Check For Faults In Your New Home

Posted on: 2018-05-31

Follow these valuable tips to ensure a proper house inspection

Getting the keys to your new home is one of the joyous highlights in your life. But the joy may be short-lived if you are unaware of something called Defect Assessment.

According to the Housing Development (Control & Licensing) Act 1966 (Act 118) & Regulation, the purchaser can demand for rectification of any defect, shrinkage or other faults found in the building within the Defect Liability Period (DLP).

As small defects could add up and cost a fortune in the near future, defects assessment or home inspection should be done before moving into your new home. in the long run, a proper inspection will save you money and heartache.
When conducting defects assessment in different parts of the house such as the bathroom, toilet or kitchen, make sure the inspection is done efficiently by using the following tips as a guide.

Electrical appliances

• Inspect each light fixture to make sure it is correctly installed and that there are no broken parts to the fixture.
• Turn on and off each light switch and fixture to test that it works properly.
• Run the air-conditioners.
• Plug a radio into each electrical outlet to be sure that the outlet functions.
• Test the doorbell.


• Test all the faucets to make sure they turn on and off easily.
• Run every fixture for five minutes. Check for leaks from the base of the fixture and drips from the faucet.
Bathroom or toilet
• Flush every toilet. Check for leaks around the base of the toilet.
• Sit on the toilet to make sure it is securely fastened.
• Open the toilet seat cover to make sure it is firmly attached. • inspect the bathtub, shower, sink and toilet for chips, cracks and discoloration.
• Put in the bathtub drain stopper and add a couple of inches of water. Wait two to three minutes and check to make sure the stopper is not leaking.


• Check countertops for scratches and abrasions.
• Inspect the front of each cabinet for a smooth finish.
• Open every cabinet. Look for sturdy hinges and hardware.
• Pull out every drawer as far as possible. Be sure each drawer pulls in and out smoothly.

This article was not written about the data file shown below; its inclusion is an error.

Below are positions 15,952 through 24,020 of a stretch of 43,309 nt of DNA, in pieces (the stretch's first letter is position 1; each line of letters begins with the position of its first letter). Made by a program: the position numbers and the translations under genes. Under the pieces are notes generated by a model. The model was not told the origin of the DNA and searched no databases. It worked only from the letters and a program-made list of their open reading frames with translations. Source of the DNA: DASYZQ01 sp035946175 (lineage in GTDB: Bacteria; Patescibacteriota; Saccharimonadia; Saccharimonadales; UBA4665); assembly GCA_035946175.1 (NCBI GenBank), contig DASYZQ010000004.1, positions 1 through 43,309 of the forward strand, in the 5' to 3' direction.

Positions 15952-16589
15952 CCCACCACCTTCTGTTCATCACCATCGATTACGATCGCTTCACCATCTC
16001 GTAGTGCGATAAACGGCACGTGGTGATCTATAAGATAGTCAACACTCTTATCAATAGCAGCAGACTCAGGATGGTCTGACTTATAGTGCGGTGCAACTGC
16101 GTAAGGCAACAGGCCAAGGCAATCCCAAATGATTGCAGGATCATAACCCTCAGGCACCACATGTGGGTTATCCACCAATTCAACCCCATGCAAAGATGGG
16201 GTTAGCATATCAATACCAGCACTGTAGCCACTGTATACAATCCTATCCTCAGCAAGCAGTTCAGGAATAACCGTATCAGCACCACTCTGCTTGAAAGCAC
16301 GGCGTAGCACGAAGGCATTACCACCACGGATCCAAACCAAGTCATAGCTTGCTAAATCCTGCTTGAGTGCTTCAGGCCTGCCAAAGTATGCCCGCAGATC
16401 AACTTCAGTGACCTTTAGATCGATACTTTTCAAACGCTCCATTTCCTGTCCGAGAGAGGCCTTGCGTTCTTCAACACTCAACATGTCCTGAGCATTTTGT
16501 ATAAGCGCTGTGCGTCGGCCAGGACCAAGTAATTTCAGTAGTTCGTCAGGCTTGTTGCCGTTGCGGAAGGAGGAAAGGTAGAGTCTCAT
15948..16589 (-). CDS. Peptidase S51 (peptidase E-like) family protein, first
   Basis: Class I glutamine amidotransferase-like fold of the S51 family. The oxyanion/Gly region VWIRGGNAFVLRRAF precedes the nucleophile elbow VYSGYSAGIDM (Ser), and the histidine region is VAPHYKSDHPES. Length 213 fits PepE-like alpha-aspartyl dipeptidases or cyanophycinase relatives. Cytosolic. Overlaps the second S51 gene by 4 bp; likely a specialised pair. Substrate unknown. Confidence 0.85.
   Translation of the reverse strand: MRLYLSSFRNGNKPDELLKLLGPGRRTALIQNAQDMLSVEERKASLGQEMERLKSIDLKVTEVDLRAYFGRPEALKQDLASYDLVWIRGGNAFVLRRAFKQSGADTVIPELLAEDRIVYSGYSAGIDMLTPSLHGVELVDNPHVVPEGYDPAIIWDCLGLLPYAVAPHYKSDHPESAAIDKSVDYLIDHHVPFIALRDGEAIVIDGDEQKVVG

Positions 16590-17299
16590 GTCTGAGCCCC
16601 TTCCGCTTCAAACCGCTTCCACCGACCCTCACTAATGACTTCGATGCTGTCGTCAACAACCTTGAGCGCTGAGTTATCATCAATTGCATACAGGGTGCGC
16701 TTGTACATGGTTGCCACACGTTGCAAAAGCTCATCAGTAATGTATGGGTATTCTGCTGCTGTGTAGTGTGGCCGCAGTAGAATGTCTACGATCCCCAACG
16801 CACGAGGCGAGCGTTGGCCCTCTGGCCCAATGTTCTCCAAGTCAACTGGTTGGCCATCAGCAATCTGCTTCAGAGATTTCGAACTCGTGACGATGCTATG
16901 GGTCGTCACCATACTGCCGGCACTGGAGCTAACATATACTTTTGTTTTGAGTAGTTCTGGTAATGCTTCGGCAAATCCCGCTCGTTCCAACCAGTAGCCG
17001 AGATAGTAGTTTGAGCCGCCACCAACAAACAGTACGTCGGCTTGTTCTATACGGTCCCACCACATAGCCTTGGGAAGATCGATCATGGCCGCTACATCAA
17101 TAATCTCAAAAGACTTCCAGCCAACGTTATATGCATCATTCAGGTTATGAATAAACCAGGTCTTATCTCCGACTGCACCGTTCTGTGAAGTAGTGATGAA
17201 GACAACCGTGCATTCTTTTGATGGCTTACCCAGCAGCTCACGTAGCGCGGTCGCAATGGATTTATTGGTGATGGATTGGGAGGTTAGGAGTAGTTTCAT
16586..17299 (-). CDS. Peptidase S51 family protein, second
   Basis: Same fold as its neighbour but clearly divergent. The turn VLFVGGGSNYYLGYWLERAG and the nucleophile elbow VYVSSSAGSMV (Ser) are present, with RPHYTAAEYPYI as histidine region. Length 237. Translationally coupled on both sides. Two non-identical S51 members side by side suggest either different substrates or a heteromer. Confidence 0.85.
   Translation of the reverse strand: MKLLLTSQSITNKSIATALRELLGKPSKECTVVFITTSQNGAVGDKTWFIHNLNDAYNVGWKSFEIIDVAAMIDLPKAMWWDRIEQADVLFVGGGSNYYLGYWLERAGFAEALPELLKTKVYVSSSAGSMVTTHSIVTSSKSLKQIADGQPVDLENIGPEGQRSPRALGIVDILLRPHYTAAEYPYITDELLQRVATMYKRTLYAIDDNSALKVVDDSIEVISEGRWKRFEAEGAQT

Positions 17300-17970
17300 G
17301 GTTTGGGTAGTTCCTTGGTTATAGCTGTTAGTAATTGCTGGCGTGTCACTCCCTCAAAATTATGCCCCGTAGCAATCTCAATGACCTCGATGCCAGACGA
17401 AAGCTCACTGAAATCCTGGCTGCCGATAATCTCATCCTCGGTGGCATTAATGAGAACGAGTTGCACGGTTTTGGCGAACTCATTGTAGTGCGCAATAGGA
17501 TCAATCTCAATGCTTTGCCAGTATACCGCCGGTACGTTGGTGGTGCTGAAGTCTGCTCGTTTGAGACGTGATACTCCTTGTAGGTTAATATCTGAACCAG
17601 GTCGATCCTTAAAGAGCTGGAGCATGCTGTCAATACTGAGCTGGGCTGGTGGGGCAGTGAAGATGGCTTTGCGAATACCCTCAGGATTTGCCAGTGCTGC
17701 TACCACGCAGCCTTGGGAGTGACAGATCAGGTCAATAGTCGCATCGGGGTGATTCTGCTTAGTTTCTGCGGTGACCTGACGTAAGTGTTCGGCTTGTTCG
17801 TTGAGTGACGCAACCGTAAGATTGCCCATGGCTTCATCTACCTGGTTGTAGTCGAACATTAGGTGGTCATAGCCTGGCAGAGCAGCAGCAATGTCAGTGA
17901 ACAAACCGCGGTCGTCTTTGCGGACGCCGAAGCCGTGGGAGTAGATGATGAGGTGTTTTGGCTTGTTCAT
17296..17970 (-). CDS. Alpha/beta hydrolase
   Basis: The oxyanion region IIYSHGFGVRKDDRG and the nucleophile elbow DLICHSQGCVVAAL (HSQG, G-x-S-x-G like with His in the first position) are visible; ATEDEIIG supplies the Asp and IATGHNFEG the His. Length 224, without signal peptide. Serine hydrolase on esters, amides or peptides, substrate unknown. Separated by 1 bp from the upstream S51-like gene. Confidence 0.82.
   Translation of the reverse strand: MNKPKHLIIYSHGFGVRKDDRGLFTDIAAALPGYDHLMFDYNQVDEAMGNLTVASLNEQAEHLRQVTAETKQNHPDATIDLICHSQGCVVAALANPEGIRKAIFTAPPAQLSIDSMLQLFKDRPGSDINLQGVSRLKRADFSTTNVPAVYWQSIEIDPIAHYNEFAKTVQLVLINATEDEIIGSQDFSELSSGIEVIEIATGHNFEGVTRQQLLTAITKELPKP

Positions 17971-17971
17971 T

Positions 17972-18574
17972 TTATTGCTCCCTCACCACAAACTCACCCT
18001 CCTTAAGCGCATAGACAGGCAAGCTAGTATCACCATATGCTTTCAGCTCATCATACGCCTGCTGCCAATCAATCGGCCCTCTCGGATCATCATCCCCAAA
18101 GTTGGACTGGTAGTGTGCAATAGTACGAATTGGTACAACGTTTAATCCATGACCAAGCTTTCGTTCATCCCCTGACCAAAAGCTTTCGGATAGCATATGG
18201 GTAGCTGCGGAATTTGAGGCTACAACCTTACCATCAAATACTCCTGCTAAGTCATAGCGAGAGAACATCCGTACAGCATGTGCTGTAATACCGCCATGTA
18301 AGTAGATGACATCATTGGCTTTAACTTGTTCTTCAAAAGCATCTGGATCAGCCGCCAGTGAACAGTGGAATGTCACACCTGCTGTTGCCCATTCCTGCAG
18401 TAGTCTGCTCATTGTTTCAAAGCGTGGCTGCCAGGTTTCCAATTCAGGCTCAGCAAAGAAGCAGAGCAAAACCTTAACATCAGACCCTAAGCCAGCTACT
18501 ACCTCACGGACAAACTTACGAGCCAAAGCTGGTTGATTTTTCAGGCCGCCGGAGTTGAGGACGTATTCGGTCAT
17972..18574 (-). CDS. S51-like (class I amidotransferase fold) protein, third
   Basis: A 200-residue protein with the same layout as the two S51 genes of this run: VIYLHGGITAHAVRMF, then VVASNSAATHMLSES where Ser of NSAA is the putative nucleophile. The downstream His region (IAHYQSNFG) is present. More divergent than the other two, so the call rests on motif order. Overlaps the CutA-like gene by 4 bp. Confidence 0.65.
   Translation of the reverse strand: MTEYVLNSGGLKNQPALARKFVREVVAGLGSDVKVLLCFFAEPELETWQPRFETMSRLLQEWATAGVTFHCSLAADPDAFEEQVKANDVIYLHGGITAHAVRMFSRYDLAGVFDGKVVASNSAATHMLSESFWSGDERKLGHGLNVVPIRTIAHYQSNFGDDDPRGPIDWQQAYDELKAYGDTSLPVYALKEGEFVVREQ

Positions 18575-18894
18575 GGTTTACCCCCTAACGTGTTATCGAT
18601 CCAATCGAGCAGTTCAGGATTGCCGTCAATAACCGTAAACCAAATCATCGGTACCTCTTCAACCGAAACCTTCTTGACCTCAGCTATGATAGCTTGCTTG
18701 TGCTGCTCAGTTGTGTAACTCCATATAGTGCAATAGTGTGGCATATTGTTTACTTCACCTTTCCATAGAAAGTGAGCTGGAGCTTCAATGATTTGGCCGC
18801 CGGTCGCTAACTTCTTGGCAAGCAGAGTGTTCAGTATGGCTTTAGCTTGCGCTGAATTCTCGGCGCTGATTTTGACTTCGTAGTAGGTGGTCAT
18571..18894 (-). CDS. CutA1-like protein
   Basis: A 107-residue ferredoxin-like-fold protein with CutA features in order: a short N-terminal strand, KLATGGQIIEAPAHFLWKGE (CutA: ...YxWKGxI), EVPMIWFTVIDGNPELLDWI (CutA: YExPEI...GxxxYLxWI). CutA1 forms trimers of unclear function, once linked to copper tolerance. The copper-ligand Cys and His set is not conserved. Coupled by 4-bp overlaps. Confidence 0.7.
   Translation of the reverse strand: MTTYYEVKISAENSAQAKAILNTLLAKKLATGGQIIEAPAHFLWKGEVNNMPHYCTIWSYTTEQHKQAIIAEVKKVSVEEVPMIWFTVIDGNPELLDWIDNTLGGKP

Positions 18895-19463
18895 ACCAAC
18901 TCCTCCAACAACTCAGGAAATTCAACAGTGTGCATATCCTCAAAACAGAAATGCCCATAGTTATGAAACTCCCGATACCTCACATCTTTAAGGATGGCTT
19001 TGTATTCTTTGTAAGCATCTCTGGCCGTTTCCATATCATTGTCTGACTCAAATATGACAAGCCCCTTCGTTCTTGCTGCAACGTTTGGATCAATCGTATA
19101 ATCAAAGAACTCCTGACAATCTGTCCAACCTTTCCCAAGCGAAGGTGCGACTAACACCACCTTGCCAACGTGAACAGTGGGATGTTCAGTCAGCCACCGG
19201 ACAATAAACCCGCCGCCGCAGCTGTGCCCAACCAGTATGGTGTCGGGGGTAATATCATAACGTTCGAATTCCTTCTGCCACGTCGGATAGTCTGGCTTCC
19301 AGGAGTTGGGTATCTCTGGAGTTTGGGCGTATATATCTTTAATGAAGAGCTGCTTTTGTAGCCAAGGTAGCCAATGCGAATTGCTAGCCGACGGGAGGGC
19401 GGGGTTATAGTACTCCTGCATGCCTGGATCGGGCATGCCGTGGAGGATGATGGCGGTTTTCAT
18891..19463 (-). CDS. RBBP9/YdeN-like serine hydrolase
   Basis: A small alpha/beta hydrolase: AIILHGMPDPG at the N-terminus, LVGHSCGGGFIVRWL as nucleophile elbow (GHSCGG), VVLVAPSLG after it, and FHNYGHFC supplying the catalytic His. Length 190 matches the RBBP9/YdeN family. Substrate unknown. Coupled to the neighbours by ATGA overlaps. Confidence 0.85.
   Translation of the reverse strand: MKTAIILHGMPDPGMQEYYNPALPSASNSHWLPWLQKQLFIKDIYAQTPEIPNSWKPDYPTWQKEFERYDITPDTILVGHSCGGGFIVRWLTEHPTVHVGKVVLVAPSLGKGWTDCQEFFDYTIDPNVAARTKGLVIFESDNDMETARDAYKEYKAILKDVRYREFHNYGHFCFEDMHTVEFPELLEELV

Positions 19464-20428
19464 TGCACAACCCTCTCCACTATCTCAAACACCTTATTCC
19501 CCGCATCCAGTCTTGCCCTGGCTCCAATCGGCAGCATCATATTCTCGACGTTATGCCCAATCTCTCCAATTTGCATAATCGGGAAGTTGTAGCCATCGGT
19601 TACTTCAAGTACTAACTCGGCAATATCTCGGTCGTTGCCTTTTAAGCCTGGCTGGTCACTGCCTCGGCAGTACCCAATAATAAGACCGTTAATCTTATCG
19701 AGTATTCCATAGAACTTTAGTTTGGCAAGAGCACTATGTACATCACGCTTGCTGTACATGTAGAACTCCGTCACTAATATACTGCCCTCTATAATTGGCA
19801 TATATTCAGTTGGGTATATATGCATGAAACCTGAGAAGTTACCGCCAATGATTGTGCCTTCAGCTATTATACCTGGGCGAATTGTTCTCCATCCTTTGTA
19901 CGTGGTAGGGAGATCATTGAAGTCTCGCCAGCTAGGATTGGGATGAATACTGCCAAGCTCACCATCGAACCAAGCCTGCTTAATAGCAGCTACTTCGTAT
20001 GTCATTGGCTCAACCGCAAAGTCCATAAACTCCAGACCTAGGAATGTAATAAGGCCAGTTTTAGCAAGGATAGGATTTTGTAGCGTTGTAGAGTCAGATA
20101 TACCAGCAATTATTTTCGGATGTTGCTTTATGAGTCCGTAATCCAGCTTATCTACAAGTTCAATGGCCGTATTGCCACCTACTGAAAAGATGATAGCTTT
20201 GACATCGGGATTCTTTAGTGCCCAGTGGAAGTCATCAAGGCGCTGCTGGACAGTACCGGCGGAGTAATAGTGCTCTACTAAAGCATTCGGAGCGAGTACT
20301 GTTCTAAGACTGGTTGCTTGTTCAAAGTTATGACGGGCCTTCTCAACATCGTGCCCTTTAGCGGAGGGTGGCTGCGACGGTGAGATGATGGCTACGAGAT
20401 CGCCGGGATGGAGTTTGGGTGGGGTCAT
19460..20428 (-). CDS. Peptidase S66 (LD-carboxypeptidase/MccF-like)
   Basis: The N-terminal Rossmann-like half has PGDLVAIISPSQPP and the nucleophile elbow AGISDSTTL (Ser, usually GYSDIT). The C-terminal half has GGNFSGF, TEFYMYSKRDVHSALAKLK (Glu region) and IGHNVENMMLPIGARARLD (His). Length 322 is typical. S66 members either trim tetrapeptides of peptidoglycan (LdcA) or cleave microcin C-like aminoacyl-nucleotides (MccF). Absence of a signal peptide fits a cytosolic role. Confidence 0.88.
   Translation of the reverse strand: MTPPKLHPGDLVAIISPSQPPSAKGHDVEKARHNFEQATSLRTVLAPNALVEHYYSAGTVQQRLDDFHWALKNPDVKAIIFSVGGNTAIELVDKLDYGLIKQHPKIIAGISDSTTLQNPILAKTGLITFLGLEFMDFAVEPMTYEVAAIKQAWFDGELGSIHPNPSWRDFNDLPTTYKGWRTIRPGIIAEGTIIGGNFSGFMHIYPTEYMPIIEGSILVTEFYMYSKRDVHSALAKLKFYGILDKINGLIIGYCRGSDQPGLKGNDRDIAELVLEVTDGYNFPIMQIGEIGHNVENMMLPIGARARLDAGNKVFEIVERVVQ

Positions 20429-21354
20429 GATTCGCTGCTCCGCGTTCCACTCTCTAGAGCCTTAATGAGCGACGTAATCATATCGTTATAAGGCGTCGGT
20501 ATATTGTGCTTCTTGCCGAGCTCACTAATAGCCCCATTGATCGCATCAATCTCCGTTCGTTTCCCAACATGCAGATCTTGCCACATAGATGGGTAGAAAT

• Turn on each appliance and make sure that it functions properly.

Don't forget exterior assessment

The exterior should be taken into account while conducting defects assessment. Usually, a visual check will suffice. take note of the following pointers when doing exterior assessment of your new home:
• Check exterior paint job to make sure it is the correct colour and that all surfaces are evenly covered. • Inspect the foundations. Note any water mark, cracking or flaking.
• Make sure all gutters and downspouts are installed. Be sure the gutter slopes towards the downspouts. Look for any loose sections, rust or peeling paint.
• Check for cracks in the garage floor, driveway or patio.
• Check the porch and verandah to make sure there are no exposed nails or screws. Look for flaking or cracking masonry. there should not be any cracks and broken or uneven surfaces. take note of any paint problems, obvious settlement or structural problems.
• Examine the wall coverings such as brick, wood or siding. Look for missing or cracked bricks, boards and siding. Keep an eye out for obvious gaps.
• Look at the roof. The ridge of the roof should be straight and level. Look for damaged or missing roof tiles.
• If there is a garage, open and close the door to ensure it works properly. if there is an automatic garage door, test it from the wall switch as well as the remote control devices if available.

How to deal with defects

• Take pictures and video clips of the condition of the property during the inspection.
• Never use permanent marker on materials or defective areas; never damage materials or defective works intentionally.
• Always refer to the Construction Industry Standard (CiS 7) if there is any doubt about the quality of workmanship.
• Always do the assessment in daylight. Do not carry out inspection at night, when it is about to rain or when there is insufficient light or brightness.
• Use a powerful torchlight when venturing or crawling into dark spaces such as kitchen cabinets and storerooms.
• Do not carry out any professional or specialist testing yourself such as the power supply of light points.

Know your rights

According to the Defect Liability Period (DLP) Clause of the Sale & Purchase Agreement, you should get the developer to rectify the defects or get your contractor to remedy the flaws in the event the developer refuses to attend to your complaint.

The procedure for the defects rectification is as follows: Start with preparing a list stating all the defects and send it with a written request to the developer to make good of the defects.

If the developer fails to carry out repairs within 30 days from the date of receipt of your notice, you are entitled to proceed with rectification works or hire a contractor to do so after giving another 30-day notice to the developer informing them (by Written notice) of your intention to make good of the defects on your own.

Upon the rectification of the defects, you are entitled to claim the rectification cost from the developer or/and the stakeholder who is holding the last 5% of the purchase price. Pending the rectification works being carried out within the stipulated period, you are advised to give notice to the stakeholders’ lawyer to withhold release of any part of the retained (stakeholder’s) monies.


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